The atmosphere in Washington is much more upbeat than it was last season, as Troy Haliburton and I recently discussed on the Wizards’ Locked On podcast. Team chemistry is something that’s hard to measure (I’m no body language doctor as Bill Simmons would say), though this year’s edition of the Wizards are noticeably having fun playing basketball and they are outperforming their low expectations that many gave them entering the season.
The Wizards are second in the league on offense entering the night and while the team only has five wins on the season (5-9), many of the losses have been close with three of those by four points or less and a total of six losses by eight points or less.
As the team begins its four-game road trip, let’s take a look at more notes from Washington:
- Moritz Wagner, who is helping the Wizards own one of the better bench units in the NBA, recently admitted to Hoops Rumors and other media in attendance that he has a ways to go on the defensive end. “I’m still learning too. It’s my second year and my first opportunity to actually play,” said Wagner, who came to the Wizards in the Anthony Davis three-way trade this offseason.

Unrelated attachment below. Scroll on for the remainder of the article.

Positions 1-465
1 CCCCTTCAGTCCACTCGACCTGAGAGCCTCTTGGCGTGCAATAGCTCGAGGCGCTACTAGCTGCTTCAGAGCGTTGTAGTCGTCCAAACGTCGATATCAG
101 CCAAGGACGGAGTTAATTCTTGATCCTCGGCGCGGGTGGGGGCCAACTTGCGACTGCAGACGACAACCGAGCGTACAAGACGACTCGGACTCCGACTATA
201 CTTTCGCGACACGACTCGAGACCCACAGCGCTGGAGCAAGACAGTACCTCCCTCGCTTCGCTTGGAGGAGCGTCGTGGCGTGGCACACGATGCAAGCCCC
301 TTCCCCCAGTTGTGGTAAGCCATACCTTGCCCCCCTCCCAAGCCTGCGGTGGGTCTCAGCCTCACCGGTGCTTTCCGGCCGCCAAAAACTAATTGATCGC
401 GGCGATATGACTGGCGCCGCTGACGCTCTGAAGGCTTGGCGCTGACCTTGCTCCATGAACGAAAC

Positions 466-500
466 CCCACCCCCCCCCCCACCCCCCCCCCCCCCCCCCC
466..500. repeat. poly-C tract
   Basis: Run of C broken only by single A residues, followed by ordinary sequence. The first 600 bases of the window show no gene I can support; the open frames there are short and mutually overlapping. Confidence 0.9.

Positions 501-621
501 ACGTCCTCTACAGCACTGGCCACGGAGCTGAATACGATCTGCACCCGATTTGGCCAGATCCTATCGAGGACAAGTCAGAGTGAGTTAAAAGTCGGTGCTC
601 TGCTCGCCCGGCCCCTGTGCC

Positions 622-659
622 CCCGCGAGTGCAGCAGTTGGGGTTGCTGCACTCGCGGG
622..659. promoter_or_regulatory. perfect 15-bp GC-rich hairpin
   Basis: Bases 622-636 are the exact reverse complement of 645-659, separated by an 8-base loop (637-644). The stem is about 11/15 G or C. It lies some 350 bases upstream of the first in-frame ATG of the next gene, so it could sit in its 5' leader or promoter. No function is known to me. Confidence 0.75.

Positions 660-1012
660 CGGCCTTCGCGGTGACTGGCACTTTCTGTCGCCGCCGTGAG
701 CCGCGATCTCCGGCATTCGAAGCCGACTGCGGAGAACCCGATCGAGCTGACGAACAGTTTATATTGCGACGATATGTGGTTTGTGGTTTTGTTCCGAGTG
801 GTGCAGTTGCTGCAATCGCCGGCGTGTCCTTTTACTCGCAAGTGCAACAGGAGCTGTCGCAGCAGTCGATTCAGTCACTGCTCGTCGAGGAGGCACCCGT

- Coach Scott Brooks left Isaiah Thomas and Ish Smith on the floor together in the Wizards’ recent contest against the Kings and Thomas feels the two point guards (both of whom came to the franchise this past offseason) can play together in the future. “I’ve played off the ball in my career a lot, it’s not that different,” Thomas told Hoops Rumors and other media in attendance after Sunday’s game. “It’s a different dynamic. I like playing off the ball, switching it up…Ish is a hell of a guard who changes the pace of the game and definitely finds everybody that is open. Hopefully, we can make that lineup happen a little more because I think it’s dynamic if we get used to playing together.”
- Thomas offered advice for 2018 No. 15 overall pick Troy Brown Jr., who has struggled with his shot recently. “Continue to work, it’s 82 games. You’re going to have good ones, bad ones, going to have a lot of them,” the veteran said. “You’ve got to continue, no matter how good your games are. I always say the best players have the shortest memories, whether good or bad.”